Whilst there is only 1 stitch, there are actually 2 different methods of creating it that are widely used.  My Aunty Ann prefers method 1, whilst I use method 2 as I like to complete each stitch as I go.  It can simply be a matter of personal preference.  The only thing that I will stress is the stitch direction.
As the stitches are SUPERSIZED, the bigger the stitch the more noticable it is whether the stitches are in the same direction.  By this I mean to ensure that the second half / top of the stitch is lying in the same diagonal direction.  It really does not matter which direction you choose to stitch your project.. just make sure it stays the same for the whole project.  I have recommended directions for most of the projects in this book, but the choice is yours.

Half cross stitch is when you work in rows, working one half of the stitch first, and then turn around and go back over your row with the top half of your cross stitch.  This first half stitch is called ‘Half Cross Stitch‘ or sometimes ‘Tent Stitch’.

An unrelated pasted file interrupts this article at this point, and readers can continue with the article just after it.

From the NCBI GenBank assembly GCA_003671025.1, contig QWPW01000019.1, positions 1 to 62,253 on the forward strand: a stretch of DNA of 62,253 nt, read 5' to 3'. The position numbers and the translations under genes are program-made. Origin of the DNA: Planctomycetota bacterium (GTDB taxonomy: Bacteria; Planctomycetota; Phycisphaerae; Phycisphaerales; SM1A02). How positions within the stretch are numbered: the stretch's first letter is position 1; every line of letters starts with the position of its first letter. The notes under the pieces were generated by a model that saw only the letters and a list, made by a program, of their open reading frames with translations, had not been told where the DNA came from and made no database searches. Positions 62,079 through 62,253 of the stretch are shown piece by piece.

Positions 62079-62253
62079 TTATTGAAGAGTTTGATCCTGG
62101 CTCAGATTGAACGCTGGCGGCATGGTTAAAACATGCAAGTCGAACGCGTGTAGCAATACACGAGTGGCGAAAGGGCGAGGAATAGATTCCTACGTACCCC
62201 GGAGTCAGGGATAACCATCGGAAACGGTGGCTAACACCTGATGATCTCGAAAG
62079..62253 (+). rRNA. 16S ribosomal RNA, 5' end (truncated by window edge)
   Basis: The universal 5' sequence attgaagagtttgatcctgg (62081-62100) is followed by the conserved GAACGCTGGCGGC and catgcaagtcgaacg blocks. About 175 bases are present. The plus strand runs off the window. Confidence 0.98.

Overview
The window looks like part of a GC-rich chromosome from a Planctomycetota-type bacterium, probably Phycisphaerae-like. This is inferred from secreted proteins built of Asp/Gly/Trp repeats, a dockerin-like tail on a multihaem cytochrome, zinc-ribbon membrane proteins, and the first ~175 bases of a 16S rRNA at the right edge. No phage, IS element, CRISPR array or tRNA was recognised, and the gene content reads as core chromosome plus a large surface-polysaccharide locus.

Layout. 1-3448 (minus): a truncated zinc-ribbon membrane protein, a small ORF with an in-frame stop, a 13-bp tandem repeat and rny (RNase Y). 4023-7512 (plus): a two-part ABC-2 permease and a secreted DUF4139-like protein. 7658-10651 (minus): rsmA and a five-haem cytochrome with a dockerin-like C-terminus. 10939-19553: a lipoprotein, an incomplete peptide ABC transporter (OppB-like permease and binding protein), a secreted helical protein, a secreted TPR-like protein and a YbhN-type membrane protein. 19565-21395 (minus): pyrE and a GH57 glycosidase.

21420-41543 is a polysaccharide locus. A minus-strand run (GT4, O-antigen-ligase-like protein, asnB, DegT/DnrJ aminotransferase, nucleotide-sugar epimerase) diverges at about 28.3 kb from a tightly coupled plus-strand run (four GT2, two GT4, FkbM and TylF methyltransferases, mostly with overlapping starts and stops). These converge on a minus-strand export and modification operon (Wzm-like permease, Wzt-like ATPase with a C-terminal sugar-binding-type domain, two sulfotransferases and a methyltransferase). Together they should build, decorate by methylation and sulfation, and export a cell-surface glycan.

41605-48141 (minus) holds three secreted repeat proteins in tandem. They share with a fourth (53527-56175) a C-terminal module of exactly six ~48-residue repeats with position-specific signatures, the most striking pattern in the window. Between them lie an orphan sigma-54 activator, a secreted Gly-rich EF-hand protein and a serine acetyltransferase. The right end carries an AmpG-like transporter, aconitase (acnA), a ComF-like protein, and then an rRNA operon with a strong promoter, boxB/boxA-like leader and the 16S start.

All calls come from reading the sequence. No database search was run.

On the illustration, the ODD numbers are when the yarn is coming up from the BACK and the EVEN numbers are the stitch being passed back from the FRONT through to the back. (ie: Up at 1, down at 2...) When you reach the end, you simply work back over all  your stitches in the opposite direction, to make your cross stitch.

Alternatively you can work the cross as you go along (this is what I like to do as you know where you are!)  Up at 1, down at 2, up at 3 etc...  but forming the complete stitch as you go.  
I hold the canvas so that the row ahead is in front of me - and as the canvas is forgivingly large you can just thread the needle right to left up and down in one movement...  once you get your rhythm going!  Although this is not recommended by purists because of the ‘extra wear’ you place on the yarn...  I have not noticed a problem using tapestry or crewel yarns with this ‘all in one’ method

Finishing off is the same method as changing colour otherwise known as the THREADING THROUGH METHOD.  You simply pass the thread through to the back of the fabric and thread your needle back through the last 4/5 stitches sewn and then snip off the ends.  

Happy Stitching!